World Cup: New Zealand players facing a 24,000-mile journey for Peru tie
Four games, two weeks, three continents, 24,000 miles, three time zones, long-haul flights and the dreaded jet lag.
Seven British-based New Zealand internationals are currently embarked on an around-the-world odyssey to help their country reach next year's World Cup as they meet Peru in the South America/Oceania play-off.
Sandwiched between games for their clubs, they played out a goalless draw in the first leg in New Zealand on Saturday, and now head off for the second leg in South America on Wednesday.
The schedule for the All Whites is so hectic that Fifa extended the international break to accommodate the turnaround between matches.
Take Burnley striker Chris Wood and West Ham defender Winston Reid. Both played for their clubs on Saturday, 4 November and arrived in New Zealand on Monday. They could be back in Premier League action just three days after the second leg in Peru.
Jet lag will be one of the biggest challenges, with the New Zealand capital Wellington 13 hours ahead of the UK and Lima, Peru's capital city, five hours behind.
Former Australia striker Scott McDonald knows the difficulties only too well, and tells BBC Sport his tale of sleeping pills, 3am coffees and returning from Japan the day before an Old Firm derby.
"Players will say they are fine, but in reality I was a bit zombiefied," says the former Celtic player.
McDonald's former international team-mate and ex-Premier League goalkeeper Mark Schwarzer is another who drew the "zombie" comparison and says he would fall asleep at any given opportunity.
And they have been backed by travel health expert Dr Michael Townend, who warns players crossing multiple time zones are likely to be "less physically and mentally sharp".
|UK-based All Whites in squad to face Peru|
|Max Crocombe (Salford City), Winston Reid (West Ham), Tommy Smith (Ipswich Town), Clayton Lewis (Scunthorpe United), Rory Fallon (Dorchester Town), Monty Patterson (Ipswich Town), Chris Wood (Burnley)|
Sleeping pills & 3am coffees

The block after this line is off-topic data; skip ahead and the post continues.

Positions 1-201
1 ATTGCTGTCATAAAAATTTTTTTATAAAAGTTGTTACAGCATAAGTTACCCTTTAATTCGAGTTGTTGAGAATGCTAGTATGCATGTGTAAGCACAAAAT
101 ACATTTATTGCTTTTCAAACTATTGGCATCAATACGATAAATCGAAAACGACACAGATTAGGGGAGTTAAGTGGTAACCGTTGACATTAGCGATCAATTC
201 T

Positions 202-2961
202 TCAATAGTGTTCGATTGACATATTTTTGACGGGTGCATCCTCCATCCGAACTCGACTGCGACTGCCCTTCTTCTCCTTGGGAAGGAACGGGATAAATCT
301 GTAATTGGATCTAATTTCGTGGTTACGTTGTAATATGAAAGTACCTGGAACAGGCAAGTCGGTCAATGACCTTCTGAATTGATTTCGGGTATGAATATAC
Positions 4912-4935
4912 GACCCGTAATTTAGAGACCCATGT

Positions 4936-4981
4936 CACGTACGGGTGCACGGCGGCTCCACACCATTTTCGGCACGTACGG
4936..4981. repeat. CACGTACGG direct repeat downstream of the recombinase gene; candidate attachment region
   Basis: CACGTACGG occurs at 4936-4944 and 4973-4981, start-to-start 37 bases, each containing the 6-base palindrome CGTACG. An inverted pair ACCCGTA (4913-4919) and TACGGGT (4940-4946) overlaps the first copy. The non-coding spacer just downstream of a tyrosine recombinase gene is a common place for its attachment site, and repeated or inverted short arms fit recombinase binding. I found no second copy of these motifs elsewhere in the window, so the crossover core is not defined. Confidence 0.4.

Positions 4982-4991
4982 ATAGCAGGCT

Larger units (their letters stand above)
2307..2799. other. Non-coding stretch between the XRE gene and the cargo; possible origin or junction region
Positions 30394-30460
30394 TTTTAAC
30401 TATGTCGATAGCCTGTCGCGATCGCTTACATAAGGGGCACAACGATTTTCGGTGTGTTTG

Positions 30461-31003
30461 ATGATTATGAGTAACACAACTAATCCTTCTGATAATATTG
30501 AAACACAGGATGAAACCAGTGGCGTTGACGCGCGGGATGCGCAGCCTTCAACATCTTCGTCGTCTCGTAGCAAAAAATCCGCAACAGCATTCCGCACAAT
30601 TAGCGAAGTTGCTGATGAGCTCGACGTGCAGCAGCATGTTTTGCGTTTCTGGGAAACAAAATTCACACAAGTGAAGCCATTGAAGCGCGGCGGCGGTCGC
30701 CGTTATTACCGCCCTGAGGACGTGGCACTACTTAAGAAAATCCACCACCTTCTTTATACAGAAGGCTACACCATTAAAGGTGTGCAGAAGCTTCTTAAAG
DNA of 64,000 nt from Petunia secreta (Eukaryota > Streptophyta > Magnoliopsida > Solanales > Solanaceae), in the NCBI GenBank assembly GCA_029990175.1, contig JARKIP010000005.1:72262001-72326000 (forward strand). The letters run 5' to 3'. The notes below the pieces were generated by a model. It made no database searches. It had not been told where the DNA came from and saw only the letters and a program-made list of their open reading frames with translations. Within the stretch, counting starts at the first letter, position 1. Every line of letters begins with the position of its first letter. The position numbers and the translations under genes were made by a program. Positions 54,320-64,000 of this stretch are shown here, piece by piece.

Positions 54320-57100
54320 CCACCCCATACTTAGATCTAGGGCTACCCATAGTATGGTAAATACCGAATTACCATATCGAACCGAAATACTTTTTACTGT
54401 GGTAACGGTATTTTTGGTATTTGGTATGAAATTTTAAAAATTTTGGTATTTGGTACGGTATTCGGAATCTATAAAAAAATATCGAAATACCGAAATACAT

Townend, the former chair of the British Global and Travel Health Association, recommends travellers should adjust to "local hours of light and darkness" as quickly as possible to help readjust the body clock.
But that was not the tactic that Dundee United's McDonald used. He says doing that "messes your whole body" given how short a period of time they are in any given time zone.
Instead, he would take sleeping pills on the plane, reasoning that business class flights made rest and recovery relatively straightforward. That strategy was not without complications, though.
"On international duty, the communal room would have half the team in at two or three in the morning watching telly and having a coffee, having given up on sleep," said McDonald, who earned 26 caps.
Sometimes, though, the trip is hardly worth the trouble. McDonald recalls one midweek jaunt to Japan in which he was an unused substitute, only returning to Scotland the day before a Old Firm derby.
"I had gone all that way and did not play a minute, then I had to play in the most important game of the season," he said.
"We drew 0-0 and I missed a header from six yards. I put that down to all that travelling in a short space of time because my energy levels were not what they were."
'You couldn't lie down as you'd fall asleep instantly'
Schwarzer also found the long plane journeys relatively relaxing, pulling on his travel tights and settling down for some rest.
His tactic was to plan out where he would be, what he would be doing, and when, so he could adapt his activities accordingly.
"I was never one to take sleeping tablets," said the ex-Fulham, Middlesbrough, Leicester and Chelsea goalkeeper. "Sleeping is one of my superpowers.
"It was about being prepared to be at least compos mentis to do what you had to do. You couldn't take two or three days to get ready. It was about being ready from the minute you landed on the ground."
Sometimes, though, that was easier said than done.
"I would be walking around like a zombie sometimes," Schwarzer says. "You could not lie down as you would fall asleep instantly. I'd get on the bus and would fall asleep from the hotel to the training ground.
"Sometimes you would get to a game and not feel 100%, but that is when the mental side came into it. Tell yourself to be positive, to concentrate and focus."
The science bit
Townend says it can take takes at least 48 hours and sometimes "up to five days" to adjust fully to a new time zone.
He argues that, as well as sleep disturbance, the daily rhythms of hormone production such as cortisol and melatonin are affected.
"That means both physical and mental functions work less effectively," said Townend. "That results in fatigue, difficulty sleeping, anxiety, confusion, impaired concentration and increased irritability."
Furthermore, those effects are likely to be greater when travelling east rather than west, and exaggerated by the number of time zones crossed.
So while travelling back to New Zealand is bad enough for those British-based players, imagine how taxing it will be when the journey to Peru and then the return trip to UK is factored in too.